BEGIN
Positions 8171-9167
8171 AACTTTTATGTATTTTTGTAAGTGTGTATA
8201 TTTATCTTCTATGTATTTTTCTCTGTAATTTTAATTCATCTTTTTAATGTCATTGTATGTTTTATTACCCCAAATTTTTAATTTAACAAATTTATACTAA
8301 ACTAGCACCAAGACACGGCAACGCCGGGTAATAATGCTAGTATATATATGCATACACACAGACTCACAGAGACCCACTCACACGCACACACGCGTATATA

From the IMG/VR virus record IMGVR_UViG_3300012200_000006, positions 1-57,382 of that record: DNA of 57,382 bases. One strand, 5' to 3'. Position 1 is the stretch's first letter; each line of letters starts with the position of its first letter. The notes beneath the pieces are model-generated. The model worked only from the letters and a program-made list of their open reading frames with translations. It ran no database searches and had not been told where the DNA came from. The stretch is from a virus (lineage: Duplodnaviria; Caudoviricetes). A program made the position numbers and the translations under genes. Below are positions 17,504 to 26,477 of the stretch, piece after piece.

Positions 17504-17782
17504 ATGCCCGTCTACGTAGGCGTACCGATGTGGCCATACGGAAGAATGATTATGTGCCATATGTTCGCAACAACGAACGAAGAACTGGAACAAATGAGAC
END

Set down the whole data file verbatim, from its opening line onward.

Positions 8171-9167
8171 AACTTTTATGTATTTTTGTAAGTGTGTATA
8201 TTTATCTTCTATGTATTTTTCTCTGTAATTTTAATTCATCTTTTTAATGTCATTGTATGTTTTATTACCCCAAATTTTTAATTTAACAAATTTATACTAA
8301 ACTAGCACCAAGACACGGCAACGCCGGGTAATAATGCTAGTATATATATGCATACACACAGACTCACAGAGACCCACTCACACGCACACACGCGTATATA

From the IMG/VR virus record IMGVR_UViG_3300012200_000006, positions 1-57,382 of that record: DNA of 57,382 bases. One strand, 5' to 3'. Position 1 is the stretch's first letter; each line of letters starts with the position of its first letter. The notes beneath the pieces are model-generated. The model worked only from the letters and a program-made list of their open reading frames with translations. It ran no database searches and had not been told where the DNA came from. The stretch is from a virus (lineage: Duplodnaviria; Caudoviricetes). A program made the position numbers and the translations under genes. Below are positions 17,504 to 26,477 of the stretch, piece after piece.

Positions 17504-17782
17504 ATGCCCGTCTACGTAGGCGTACCGATGTGGCCATACGGAAGAATGATTATGTGCCATATGTTCGCAACAACGAACGAAGAACTGGAACAAATGAGAC